Media and Information Ecosystem in Sudan (2020)
Sudan has experienced a period of great change and transition since the overthrow of the thirty-year dictatorship of Omar Al Bashir in 2019. While there is some hope for the transitional government, it remains a very unstable alliance between military and civilian cabinet representatives, and the pace of reform to date has been slow.
Economically, the state is in severe deficit with severe shortages of essential commodities. Inflation is at an all-time high, meaning that both the media and citizens are struggling to survive and there are very few options for diversifying revenue streams or income sources. While the situation for freedom of expression has notably improved under the current government, its military arm still maintains some control over the media with red lines around
reporting on the military, conflict, security, and police activities. Self-censorship by the media continues to be practiced when covering such topics.
Partisan media and practices that became endemic under the former regime still remain and little has changed in terms of the provision of independent news and content. The media that were previously controlled by the former regime and its cronies has become the voice of the opposition and those who opposed the former regime are considered by many stakeholders to be pro-government.
The widely consumed state media platforms are undergoing a transition that will eventually see their governance structures and content become reflective of public service broadcasters and media. This transition will be a long and challenging one as the government, its staff, and the public will all need a change of mindset in order to understand the true nature and role of public service broadcasting. Legislative reform for the media is underway, although there remains considerable resistance from the military against laws that can support free media. There are also long-established laws such as the Penal Code 2003 and the National Intelligence and Security Services Act 2010 that continue to be used to monitor and regulate the media landscape and activities.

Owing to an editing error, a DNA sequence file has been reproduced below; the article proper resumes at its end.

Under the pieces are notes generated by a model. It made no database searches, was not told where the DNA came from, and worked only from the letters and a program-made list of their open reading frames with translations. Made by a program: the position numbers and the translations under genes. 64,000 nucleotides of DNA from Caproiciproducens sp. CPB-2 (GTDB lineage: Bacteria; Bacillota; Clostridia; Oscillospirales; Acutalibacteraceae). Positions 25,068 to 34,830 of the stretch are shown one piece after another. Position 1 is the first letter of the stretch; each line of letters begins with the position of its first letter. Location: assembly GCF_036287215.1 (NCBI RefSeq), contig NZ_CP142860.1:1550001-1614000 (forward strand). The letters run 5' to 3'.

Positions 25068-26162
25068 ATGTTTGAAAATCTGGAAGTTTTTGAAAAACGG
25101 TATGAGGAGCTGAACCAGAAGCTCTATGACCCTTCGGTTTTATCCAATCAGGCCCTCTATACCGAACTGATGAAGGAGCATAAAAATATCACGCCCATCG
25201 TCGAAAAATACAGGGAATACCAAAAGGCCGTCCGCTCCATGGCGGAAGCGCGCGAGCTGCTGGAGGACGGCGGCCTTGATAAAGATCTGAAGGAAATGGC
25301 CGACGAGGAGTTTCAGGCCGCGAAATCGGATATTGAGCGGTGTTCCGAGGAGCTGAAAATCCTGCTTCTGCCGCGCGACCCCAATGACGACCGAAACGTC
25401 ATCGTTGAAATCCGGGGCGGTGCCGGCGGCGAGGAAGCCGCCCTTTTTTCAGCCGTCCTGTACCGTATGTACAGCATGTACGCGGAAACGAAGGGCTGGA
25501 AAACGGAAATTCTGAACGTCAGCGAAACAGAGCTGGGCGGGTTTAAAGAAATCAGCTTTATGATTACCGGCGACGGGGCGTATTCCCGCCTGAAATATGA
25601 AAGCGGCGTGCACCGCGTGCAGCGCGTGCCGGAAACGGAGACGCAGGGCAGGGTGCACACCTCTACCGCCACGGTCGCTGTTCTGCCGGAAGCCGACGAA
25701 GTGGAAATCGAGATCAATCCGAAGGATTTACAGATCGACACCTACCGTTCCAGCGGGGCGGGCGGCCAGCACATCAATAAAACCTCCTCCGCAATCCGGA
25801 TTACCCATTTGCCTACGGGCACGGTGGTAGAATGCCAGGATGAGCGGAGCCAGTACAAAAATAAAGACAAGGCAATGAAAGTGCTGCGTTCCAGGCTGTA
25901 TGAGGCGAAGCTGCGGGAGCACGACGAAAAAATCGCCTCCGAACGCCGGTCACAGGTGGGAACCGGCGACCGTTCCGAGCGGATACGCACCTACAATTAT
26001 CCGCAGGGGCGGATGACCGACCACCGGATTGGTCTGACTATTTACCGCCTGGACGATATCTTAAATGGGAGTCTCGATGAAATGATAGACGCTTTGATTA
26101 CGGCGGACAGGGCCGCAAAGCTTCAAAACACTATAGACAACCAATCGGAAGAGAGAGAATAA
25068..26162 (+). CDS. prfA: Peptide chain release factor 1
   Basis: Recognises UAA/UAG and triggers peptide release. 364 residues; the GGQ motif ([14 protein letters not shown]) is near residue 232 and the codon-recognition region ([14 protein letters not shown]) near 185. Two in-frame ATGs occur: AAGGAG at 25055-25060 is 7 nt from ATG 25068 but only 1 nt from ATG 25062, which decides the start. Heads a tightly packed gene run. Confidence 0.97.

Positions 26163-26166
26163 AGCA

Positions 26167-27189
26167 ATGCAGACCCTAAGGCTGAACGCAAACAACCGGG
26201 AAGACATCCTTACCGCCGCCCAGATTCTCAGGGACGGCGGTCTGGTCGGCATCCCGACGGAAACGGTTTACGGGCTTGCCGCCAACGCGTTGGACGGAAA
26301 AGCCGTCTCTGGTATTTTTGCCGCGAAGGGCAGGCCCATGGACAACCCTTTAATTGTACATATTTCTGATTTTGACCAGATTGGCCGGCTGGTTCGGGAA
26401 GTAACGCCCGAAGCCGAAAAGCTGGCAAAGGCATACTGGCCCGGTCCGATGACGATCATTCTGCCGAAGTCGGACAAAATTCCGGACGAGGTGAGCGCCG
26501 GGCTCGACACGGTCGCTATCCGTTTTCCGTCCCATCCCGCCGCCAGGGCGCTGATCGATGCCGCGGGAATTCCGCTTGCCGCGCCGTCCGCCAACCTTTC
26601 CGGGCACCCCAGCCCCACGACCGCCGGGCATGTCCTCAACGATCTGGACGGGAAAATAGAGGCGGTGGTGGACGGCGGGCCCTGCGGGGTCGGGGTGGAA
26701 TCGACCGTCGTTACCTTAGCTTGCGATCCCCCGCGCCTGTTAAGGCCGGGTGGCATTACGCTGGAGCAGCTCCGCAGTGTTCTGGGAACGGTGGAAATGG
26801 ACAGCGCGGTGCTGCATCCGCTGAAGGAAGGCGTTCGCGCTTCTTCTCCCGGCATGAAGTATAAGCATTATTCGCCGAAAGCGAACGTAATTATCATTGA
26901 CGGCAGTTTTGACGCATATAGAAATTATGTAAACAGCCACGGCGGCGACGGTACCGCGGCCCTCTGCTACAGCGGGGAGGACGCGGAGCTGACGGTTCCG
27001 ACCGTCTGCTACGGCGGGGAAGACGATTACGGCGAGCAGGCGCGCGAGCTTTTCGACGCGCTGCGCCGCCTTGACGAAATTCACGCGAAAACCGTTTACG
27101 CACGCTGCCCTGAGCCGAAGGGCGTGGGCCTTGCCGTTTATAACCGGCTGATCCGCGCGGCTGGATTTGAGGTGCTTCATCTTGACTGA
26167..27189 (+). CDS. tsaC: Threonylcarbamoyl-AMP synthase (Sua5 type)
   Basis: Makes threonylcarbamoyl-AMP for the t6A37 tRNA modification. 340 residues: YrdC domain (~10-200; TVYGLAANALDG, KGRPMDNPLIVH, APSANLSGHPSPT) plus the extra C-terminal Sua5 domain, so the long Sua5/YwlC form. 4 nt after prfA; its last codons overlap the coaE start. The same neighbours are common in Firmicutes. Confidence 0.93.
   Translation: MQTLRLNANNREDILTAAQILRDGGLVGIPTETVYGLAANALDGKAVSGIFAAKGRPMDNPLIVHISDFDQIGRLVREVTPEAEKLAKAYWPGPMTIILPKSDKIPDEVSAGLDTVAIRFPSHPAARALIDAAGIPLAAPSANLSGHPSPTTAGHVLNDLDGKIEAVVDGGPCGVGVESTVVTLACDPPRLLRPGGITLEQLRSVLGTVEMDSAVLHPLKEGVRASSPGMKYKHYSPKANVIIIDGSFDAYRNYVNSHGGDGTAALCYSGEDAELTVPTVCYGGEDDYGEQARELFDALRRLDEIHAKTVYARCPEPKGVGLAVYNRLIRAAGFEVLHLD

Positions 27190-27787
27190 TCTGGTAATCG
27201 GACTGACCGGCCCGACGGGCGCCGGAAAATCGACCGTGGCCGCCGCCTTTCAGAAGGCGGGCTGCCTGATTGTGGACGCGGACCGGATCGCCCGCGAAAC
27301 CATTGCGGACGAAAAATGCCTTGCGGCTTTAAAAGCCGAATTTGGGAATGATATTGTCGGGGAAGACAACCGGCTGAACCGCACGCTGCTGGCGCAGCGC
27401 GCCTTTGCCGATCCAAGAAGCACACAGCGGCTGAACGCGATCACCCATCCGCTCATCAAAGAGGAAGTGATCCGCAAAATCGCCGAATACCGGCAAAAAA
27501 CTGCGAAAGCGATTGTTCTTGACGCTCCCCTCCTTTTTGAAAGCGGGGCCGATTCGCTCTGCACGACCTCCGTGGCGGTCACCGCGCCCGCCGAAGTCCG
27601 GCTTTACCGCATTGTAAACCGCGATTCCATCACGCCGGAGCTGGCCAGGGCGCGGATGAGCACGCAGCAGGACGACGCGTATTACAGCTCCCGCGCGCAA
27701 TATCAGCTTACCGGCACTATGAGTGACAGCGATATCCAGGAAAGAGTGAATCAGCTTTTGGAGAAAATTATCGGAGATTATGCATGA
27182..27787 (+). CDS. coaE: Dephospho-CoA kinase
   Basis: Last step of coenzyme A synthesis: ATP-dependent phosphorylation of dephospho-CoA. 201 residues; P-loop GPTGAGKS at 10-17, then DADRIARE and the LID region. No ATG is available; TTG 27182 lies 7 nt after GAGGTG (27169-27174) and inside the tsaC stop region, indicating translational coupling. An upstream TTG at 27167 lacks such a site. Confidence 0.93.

Radio and television are the most popular platforms in Sudan although online and social media is becoming more widely consumed in Khartoum and other urban centers. Newspaper circulations are declining due to the prohibitive costs of distribution and production.
The whole Sudanese news culture needs to be reviewed as the news media is dominated by opinion, misinformation, and disinformation. Social media consumption is perpetuating this situation further as non- media-literate audiences continue to share inaccurate content in all forms.
High-quality journalism education and training are limited in Sudan, which is exacerbating the lack of professional skills and values in the media. Low salaries see journalists less motivated and willing to invest their time and energy into their work.
Representation of women and minorities is also weak in the Sudanese media, both in terms of content and in newsrooms. Media focus tends to be on news and events from Khartoum and a couple of other cities at best. The conflict in Darfur, Blue Nile, and the Nuba Mountains are largely underreported.
There are a number of grassroots initiatives and citizen journalism enterprises that are starting to address the information and media literacy gap that has come to denote the Sudanese media environment. Young internet-savvy civil society activists, some returning from the diaspora, are keen and driven to ensure that the aims and objectives of the revolution continue to be upheld throughout the transition.
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